Facebook is apparently clamping down on the distribution of political advertisers using the social media platform.
WASHINGTON — Leaders of the House Intelligence Committee said Wednesday they will soon make public the Facebook ads that were purchased by Kremlin-linked groups as part of Russia’s efforts to meddle in the 2016 presidential election.
Rep. Mike Conaway, R-Texas, who is leading the panel’s Russia investigation, said the committee will release about 3,000 ads provided to the panel by Facebook. He said the release will probably not come before a Nov. 1 public hearing the committee is holding with executives from Facebook, Twitter and Google.
“We will do that as quick as we can,” Conaway said of the release.
That hearing will focus on how Russians exploited social media sites to try to influence the election. Facebook recently revealed that Kremlin-linked groups purchased $100,000 worth of ads last year.
“We’ve asked for Facebook’s help to help scrub any personally identifiable information, but it’s our hope that when they conclude, then we can release them publicly,” said Rep. Adam Schiff of California, the senior Democrat on the committee.
Conaway and Schiff made those comments to reporters after a closed-door meeting with Facebook’s chief operating officer, Sheryl Sandberg.
The House committee’s willingness to make the ads public stands in contrast to the Senate Intelligence Committee, which has also received the ads and also has a Nov. 1 public hearing scheduled with social media executives.
Sen. Richard Burr, chairman of the Senate panel, told reporters last week that he did not intend to make the Facebook ads public in the midst of the committee’s investigation of Russian interference in last year’s election and possible collusion between the Trump campaign and Russia.
“We don’t release documents provided to our committee, period,” said Burr, R-N.C.
Sen. Mark Warner of Virginia, the committee’s senior Democrat, has called for the ads to be released.
Facebook CEO Mark Zuckerberg was initially dismissive of the idea that the Russians could have manipulated Facebook during the election, but he finally acknowledges the problem after discovering more than 3,000 ads that the company believes were purchased by a Russian troll farm.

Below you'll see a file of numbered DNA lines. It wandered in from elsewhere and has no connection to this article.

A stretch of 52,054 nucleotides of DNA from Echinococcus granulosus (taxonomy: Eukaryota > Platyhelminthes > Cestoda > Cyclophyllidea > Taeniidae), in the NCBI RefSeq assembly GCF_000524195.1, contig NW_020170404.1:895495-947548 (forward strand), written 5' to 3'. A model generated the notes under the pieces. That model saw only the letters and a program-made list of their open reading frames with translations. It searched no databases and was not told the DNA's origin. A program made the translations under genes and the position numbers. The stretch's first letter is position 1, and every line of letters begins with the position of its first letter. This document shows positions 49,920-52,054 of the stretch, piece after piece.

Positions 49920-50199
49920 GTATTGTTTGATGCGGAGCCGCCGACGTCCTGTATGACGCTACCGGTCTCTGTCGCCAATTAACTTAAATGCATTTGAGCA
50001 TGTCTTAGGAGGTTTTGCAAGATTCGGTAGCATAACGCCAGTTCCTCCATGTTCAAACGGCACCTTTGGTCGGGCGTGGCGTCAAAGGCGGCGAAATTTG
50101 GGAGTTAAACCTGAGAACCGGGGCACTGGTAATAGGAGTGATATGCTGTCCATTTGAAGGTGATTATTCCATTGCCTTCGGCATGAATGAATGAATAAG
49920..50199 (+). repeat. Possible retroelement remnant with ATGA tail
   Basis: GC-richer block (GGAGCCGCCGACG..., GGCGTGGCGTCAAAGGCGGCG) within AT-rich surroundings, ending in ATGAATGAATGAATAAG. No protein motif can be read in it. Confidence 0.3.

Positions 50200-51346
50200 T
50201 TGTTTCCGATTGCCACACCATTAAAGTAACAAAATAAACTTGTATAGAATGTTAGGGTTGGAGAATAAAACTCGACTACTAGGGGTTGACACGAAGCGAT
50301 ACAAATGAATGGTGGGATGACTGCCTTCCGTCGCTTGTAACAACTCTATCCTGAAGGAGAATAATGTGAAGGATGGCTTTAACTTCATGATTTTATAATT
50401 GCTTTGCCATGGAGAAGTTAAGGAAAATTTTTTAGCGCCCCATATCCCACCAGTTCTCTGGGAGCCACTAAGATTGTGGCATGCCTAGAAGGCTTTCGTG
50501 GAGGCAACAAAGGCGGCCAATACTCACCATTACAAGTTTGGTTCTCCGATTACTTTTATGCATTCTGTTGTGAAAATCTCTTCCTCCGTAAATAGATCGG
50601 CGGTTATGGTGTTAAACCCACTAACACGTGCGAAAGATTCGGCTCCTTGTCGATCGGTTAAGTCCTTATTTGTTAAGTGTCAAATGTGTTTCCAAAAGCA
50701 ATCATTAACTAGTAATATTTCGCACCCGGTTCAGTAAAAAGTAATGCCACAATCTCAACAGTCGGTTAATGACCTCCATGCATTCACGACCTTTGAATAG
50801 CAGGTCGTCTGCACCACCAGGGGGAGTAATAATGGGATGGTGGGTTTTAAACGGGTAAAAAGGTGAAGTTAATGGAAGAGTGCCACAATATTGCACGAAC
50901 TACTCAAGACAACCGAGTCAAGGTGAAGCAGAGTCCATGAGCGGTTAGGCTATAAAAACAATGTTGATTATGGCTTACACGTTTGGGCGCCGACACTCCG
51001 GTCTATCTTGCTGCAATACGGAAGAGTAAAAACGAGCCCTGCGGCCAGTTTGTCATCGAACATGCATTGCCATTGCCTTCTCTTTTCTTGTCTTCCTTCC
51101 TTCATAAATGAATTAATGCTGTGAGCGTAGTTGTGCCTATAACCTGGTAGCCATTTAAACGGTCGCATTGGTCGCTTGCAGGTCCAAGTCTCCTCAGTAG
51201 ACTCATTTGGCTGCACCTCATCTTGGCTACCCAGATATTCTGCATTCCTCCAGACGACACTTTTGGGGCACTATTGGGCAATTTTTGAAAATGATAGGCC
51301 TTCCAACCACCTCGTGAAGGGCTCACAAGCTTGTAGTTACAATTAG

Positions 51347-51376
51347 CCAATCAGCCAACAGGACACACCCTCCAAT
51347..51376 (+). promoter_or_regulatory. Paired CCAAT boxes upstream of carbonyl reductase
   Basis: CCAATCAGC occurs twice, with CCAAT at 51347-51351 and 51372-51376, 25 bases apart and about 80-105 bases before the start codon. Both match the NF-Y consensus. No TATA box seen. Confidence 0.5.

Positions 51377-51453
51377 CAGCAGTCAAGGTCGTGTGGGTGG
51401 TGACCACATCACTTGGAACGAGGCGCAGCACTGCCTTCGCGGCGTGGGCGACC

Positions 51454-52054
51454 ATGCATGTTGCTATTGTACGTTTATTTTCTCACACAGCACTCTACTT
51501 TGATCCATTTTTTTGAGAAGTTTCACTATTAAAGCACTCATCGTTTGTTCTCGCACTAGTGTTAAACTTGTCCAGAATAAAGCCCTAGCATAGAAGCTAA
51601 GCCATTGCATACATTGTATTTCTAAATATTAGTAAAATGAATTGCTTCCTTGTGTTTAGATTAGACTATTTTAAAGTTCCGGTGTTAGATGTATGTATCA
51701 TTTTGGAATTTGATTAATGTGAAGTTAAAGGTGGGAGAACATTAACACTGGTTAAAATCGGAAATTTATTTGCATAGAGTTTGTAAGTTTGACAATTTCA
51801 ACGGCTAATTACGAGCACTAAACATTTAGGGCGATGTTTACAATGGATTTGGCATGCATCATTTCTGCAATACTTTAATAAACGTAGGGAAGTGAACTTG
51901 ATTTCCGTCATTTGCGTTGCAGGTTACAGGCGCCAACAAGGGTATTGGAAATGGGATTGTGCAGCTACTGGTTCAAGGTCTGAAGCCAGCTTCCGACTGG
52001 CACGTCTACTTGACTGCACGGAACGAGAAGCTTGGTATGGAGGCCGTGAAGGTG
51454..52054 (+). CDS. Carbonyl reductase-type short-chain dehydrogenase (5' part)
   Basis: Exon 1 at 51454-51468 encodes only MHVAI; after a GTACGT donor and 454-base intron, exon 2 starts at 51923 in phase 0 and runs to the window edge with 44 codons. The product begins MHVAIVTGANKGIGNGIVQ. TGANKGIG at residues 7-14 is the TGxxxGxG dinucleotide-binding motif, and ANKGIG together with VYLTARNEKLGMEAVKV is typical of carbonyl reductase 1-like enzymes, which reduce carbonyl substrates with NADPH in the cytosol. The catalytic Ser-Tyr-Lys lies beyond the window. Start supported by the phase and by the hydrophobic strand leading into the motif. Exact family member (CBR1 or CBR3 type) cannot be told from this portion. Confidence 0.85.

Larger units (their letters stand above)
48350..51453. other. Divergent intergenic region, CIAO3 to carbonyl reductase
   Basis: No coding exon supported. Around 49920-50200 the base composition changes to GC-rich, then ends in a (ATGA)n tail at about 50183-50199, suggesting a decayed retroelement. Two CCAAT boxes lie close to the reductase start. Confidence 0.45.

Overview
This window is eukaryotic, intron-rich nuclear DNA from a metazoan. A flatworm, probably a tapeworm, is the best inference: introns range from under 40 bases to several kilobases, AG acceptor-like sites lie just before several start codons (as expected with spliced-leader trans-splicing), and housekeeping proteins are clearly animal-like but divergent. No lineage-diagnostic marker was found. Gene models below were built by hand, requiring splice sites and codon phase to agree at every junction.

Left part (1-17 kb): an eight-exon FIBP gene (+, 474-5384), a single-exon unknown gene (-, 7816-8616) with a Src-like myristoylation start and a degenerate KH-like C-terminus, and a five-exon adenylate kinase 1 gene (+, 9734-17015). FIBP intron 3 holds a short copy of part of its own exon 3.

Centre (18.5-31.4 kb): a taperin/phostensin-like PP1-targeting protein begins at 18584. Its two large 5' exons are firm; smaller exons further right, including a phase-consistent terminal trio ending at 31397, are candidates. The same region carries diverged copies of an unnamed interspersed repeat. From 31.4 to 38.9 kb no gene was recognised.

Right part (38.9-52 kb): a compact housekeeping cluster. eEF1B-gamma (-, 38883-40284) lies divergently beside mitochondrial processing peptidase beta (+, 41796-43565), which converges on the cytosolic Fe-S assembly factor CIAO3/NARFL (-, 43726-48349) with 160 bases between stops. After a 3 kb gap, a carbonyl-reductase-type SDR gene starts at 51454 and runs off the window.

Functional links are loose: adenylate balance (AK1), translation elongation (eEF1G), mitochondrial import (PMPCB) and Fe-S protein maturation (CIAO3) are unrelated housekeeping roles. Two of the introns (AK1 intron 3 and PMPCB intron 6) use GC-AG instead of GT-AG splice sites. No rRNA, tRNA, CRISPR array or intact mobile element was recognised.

Just last week, Facebook revealed that about 10 million users saw political ads purchased by Kremlin-linked groups. An estimated 44% of the ads were seen before the election, and 56% were seen after, the company said.
Zuckerberg announced last month that Facebook would make it tougher for “bad actors” to spread disinformation on the platform. He said Facebook will put disclosures on political ads in the future specifying who paid for them.
Conaway and Schiff were asked if Facebook should follow the same rules as traditional media organizations, which are required to disclose who paid for campaign ads.
“That will be part of the conversation when we understand what all happened,” Conaway said.
Schiff said he thinks Facebook should be required to follow the same disclosure rules.
“I really do, and this goes beyond the Russia investigation,” Schiff said. “I think that people that are doing political advertising on social media should also be required to make a disclaimer like they do in normal media…It would also help ferret out some of the foreign advertising.”
Neither Conaway nor Schiff said they have evidence at this point to suggest that Americans were involved in helping the Russians target their ads at specific states or voters.
“That’s beyond the scope of our conversations,” Schiff said.
He said he thinks Facebook now understands “the responsibility they have on their own to ferret this material out.”
“They also expressed a very strong desire on their own to get any assistance they can from the intelligence community when they identify foreign bad actors,” Schiff said.
He said he thinks the committee should try to facilitate that assistance with the FBI, the Department of Homeland Security and other intelligence agencies.
“There should be a line of communication,” Schiff said.
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